It’s a race against time and tide as delays impede the construction of a temporary railway overpass bridge on Burley Griffin Way, at Wallendbeen, that was initially set to reopen in September 2021.
As the calendar ticked over to October, a recent dumping of 20mm of rain at nearby Cootamundra has mounted pressure with an impending harvest in the region.
A total of 69.8mm of rainfall in September was well above the district average of 50.6mm for the month.
Precipitation has been the bane of the railway bridge project. The replacement crossing was required after the existing 100-year-old rail overpass bridge was damaged by heavy rain earlier in 2021, requiring immediate demolition.
This resulted in Burley Griffin Way – a vital transport link to the Hume Highway – being closed to all traffic between Olympic Highway at Wallendbeen and Milvale Road at Temora since March.
It has also impacted passenger and freight rail services on the Main Southern Line between Sydney and Albury, and onwards to Melbourne.
Work started on construction of the temporary bridge in June, in what has been described as a carefully choreographed engineering challenge requiring the connection of modular, pre-engineered steel parts onsite.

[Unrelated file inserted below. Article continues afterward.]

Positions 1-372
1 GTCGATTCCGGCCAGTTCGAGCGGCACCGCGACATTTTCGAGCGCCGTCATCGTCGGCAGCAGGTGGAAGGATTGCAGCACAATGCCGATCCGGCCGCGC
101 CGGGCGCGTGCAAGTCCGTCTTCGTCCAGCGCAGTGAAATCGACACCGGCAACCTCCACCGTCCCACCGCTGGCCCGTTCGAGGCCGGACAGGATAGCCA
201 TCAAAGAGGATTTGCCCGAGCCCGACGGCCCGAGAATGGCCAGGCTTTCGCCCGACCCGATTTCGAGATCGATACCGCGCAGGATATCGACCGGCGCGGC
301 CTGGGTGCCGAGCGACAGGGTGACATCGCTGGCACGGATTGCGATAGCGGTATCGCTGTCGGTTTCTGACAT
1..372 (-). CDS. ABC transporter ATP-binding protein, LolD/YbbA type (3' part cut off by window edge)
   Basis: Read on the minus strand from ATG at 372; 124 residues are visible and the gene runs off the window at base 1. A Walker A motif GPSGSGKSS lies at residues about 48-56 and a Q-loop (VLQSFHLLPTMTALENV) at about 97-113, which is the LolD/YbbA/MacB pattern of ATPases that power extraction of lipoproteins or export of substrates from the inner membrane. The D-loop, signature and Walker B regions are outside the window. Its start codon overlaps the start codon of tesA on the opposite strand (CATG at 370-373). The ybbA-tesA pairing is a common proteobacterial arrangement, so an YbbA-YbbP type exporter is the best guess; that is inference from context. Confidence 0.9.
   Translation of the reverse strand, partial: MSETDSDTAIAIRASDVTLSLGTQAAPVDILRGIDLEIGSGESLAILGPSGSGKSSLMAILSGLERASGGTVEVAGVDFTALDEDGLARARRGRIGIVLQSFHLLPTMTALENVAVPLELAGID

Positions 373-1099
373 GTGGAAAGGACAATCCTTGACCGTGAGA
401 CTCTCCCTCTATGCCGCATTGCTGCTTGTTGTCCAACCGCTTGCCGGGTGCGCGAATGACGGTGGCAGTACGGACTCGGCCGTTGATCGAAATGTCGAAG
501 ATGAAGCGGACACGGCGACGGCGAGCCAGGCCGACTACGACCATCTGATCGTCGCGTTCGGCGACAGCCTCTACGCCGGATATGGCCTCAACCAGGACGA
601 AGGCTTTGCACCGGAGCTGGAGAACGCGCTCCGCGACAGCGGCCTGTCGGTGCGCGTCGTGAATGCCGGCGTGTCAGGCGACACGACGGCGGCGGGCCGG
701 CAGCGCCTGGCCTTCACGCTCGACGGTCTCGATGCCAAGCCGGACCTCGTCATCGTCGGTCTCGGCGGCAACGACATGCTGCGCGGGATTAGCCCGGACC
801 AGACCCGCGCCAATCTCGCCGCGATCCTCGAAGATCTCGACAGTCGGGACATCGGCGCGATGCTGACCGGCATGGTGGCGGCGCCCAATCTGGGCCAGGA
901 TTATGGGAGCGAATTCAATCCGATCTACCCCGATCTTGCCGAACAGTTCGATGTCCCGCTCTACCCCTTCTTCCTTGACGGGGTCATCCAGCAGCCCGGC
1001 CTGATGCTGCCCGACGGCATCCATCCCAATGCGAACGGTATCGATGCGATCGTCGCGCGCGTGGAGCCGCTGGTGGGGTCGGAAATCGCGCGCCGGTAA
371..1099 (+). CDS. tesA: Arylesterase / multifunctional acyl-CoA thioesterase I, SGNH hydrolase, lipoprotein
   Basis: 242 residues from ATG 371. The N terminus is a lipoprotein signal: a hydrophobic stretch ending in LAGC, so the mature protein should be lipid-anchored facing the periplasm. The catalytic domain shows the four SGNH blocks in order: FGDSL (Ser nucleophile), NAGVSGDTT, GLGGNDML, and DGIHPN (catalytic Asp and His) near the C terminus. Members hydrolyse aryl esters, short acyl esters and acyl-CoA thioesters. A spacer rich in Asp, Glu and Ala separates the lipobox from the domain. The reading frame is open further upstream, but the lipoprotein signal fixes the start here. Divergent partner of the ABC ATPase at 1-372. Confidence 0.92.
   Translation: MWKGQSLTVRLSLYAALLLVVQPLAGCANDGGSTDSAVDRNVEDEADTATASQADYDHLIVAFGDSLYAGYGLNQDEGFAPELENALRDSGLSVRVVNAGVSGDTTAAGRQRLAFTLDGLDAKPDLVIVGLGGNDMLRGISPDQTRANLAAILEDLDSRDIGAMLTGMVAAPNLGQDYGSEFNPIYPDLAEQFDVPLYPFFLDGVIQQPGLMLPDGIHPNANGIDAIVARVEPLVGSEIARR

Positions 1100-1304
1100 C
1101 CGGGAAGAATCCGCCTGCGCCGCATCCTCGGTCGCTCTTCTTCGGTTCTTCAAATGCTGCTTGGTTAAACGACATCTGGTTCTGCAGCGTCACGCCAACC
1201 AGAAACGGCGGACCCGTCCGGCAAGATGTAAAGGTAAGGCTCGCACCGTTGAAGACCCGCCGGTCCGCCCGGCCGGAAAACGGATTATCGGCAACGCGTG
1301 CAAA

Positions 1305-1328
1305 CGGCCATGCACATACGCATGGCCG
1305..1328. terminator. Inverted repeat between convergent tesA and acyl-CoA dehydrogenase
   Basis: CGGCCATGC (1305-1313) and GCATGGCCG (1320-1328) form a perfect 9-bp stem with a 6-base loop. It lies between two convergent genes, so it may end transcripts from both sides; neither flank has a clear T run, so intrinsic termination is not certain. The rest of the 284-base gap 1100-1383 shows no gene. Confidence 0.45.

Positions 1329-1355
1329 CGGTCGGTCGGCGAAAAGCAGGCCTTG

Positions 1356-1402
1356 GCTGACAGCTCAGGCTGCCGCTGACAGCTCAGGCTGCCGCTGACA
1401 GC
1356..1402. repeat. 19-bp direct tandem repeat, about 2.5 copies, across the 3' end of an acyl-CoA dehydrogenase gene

The temporary bridge had to be transported from Sydney to Wallendbeen in 210 pieces for assembly by 20 workers on a gravel hardstand next to the site.
“Once this is done, a 650-tonne crane will lift the completed bridge into place across the rail corridor,” said Member for Cootamundra Steph Cooke.
This final stage will need to be completed in a timeframe of only four hours to avoid disrupting train services running on the rail line below.
The crane will be positioned on a large concrete slab and will lift the bridge onto the supports, allowing the construction of the road approaches to the bridge.
Once complete, a 30-metre-long, four-metre-wide, single-lane structure suitable for all vehicles, including PBS (2B) road trains, will extend over the rail line.
Ms Cooke has kept a close eye on developments and she likens the project to a giant Meccano set, with all the pieces snapped together for a perfect fit.
A 62-tonne piling rig drove in steel in-ground supports for the placement of the 210-piece temporary bridge, but prolonged wet weather and soft ground has delayed this work.
Ms Cooke said the less-than-ideal conditions required an additional steel support structure to be manufactured and installed.
As a consequence, the new temporary bridge is expected to open to traffic one month past its due date, in late October, weather permitting.
“We understand the significant impact the 40-minute detour is having on the community, motorists and freight operators, however this additional structure will ensure the crossing is safe,” said Ms Cooke.
During work, Burley Griffin Way will remain closed at the railway line.
Motorists should continue to use the detour via Olympic Highway and Goldfields Way during this time.
Motorists are advised to drive to the conditions, follow the directions of signs and traffic control, and allow up to five minutes’ extra travel time while work is underway.